Once Imagine of Liverpool and Ocean of Manchester were big rivals. After the spectacular collapse of the former, Ocean took over the title and material goods of Imagine to become undoubtedly one of the largest games software houses in Europe. Since then they have had their ups and downs, gaining a reputation for heavy promotion and for not always sticking to their release dates. In its time, Ocean has put out a mixed bag of games but has scored with many genuine successes and never been frightened off by difficult concepts like FRANKIE GOES TO HOLLYWOOD. To investigate what the new Imagine is like and how it relates to its new parent, Julian Rignall went up to Manchester to chat to DAVID WARD and COLIN STOKES, two of the men behind the hype.

Unlike the old Imagine’s magnificent Liverpool edifice, Ocean’s Manchester HQ in Central Street is surprisingly modest, both in size and appearance. It seemed appropriate that the first person I spoke to should be Colin Stokes, who had once been part of the old Imagine and I started by asking him whether the reputation of the original Imagine had caused any difficulties for Ocean, but he didn’t think so. ‘People didn’t say, “let’s hide. We don’t want your products, we’ve already got thousands in our warehouse”, they just took it as another opportunity to sell software and make a profit.

‘Viewing Imagine as an experience, a sort of closed chapter, I found myself thinking “who else is going to be the mega company.” So when I went knocking on doors saying, “here I am, I’m an Imagine representative again,” I didn’t find one person who said “Well, I’ve got 10,000 Whacky Waiters in my warehouse. Can I give you them back before we talk?” It was all very friendly.’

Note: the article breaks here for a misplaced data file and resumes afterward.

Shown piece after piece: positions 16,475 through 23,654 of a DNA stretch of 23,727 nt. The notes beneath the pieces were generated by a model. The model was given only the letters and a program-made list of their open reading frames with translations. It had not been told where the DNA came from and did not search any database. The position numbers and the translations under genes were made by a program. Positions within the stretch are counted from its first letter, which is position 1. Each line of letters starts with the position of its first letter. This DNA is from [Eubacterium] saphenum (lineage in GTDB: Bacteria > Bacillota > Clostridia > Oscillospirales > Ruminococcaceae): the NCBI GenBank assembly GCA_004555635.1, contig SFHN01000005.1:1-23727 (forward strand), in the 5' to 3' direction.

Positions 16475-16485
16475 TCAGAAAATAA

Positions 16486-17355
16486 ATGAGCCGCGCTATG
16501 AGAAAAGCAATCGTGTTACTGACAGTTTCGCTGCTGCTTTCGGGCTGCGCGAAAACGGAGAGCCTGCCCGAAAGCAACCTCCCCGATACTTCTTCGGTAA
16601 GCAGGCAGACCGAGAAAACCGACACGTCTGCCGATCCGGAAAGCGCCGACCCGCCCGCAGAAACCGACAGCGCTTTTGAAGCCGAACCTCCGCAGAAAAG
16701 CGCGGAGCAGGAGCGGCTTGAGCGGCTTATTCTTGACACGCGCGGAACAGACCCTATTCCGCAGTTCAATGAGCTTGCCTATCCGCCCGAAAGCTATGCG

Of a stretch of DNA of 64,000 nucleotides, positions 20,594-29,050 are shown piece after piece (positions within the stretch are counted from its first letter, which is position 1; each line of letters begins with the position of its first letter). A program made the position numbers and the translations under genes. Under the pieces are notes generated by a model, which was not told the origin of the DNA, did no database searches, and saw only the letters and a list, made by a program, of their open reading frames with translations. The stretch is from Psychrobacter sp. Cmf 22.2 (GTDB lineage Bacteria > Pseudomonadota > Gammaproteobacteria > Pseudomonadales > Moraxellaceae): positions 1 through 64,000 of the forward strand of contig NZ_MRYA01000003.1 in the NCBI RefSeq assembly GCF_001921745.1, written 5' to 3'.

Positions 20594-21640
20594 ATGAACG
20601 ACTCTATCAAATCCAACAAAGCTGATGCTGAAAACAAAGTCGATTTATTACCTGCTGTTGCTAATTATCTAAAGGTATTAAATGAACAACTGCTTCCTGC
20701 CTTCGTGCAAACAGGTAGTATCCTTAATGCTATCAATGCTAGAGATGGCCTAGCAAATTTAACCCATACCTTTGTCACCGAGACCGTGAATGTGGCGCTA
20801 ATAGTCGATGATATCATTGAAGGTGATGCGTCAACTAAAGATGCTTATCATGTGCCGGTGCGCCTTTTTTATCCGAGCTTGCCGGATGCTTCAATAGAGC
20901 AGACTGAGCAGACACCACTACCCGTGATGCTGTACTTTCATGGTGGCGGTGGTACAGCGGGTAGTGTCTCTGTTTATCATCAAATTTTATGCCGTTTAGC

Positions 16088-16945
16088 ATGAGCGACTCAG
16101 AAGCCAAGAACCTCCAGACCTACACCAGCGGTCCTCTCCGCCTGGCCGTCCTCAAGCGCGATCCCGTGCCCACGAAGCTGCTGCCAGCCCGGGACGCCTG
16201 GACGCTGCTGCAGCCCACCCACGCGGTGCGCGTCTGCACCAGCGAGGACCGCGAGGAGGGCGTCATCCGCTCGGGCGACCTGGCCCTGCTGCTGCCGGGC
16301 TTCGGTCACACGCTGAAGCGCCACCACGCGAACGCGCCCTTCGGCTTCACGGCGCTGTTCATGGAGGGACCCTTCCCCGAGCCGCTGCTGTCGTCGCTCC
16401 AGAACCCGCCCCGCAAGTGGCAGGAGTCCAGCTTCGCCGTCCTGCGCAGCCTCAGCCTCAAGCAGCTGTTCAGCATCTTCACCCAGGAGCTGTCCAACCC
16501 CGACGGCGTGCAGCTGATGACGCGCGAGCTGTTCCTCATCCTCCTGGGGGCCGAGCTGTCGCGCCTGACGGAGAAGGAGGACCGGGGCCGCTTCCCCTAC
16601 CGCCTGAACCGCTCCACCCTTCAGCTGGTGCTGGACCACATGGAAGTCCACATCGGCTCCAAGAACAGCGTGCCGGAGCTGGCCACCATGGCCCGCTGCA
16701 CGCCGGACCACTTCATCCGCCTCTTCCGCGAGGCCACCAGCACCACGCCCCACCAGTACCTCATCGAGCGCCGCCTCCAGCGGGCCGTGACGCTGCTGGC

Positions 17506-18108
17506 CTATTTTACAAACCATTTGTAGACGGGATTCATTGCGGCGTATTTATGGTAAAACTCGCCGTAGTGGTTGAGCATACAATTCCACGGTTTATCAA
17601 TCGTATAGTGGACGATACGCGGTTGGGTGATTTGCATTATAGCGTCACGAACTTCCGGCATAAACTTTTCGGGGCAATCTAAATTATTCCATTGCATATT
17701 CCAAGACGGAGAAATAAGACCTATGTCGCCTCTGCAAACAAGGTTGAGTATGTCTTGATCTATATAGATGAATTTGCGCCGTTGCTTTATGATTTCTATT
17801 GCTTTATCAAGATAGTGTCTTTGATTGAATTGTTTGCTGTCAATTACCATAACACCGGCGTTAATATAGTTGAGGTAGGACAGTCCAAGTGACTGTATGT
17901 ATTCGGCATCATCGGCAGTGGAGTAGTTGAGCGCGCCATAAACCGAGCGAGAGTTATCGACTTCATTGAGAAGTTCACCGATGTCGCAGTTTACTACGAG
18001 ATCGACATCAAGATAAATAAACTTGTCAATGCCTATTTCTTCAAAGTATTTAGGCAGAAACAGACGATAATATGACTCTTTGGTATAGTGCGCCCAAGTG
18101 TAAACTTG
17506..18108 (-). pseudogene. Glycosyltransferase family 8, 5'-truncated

But wasn’t Ocean worried that the famous name carried a taint with it? Why buy it?

‘You say, “what’s up for grabs, is there anything which will be of use to us?”. After all, with all the advertising, whether good, bad or indifferent, it was a market name that was known and you have to have been on Mars not to have known the name of Imagine, so it was already established. The difficulty was whether you considered it as a Titanic — was it worth raising or not?’

Certainly the first game Ocean released under the new Imagine label was worth it, as Colin recalls. ‘World Series Baseball was a good product and that was one of the games made available by the liquidators — there wasn’t another like it around — the graphics were very good. Then Hypersports came along which got good reviews.’

The whole thing took off very suddenly, though. There was no slow build-up and months of advertising as we have now come to expect. I asked Colin what was going on at Imagine during that period?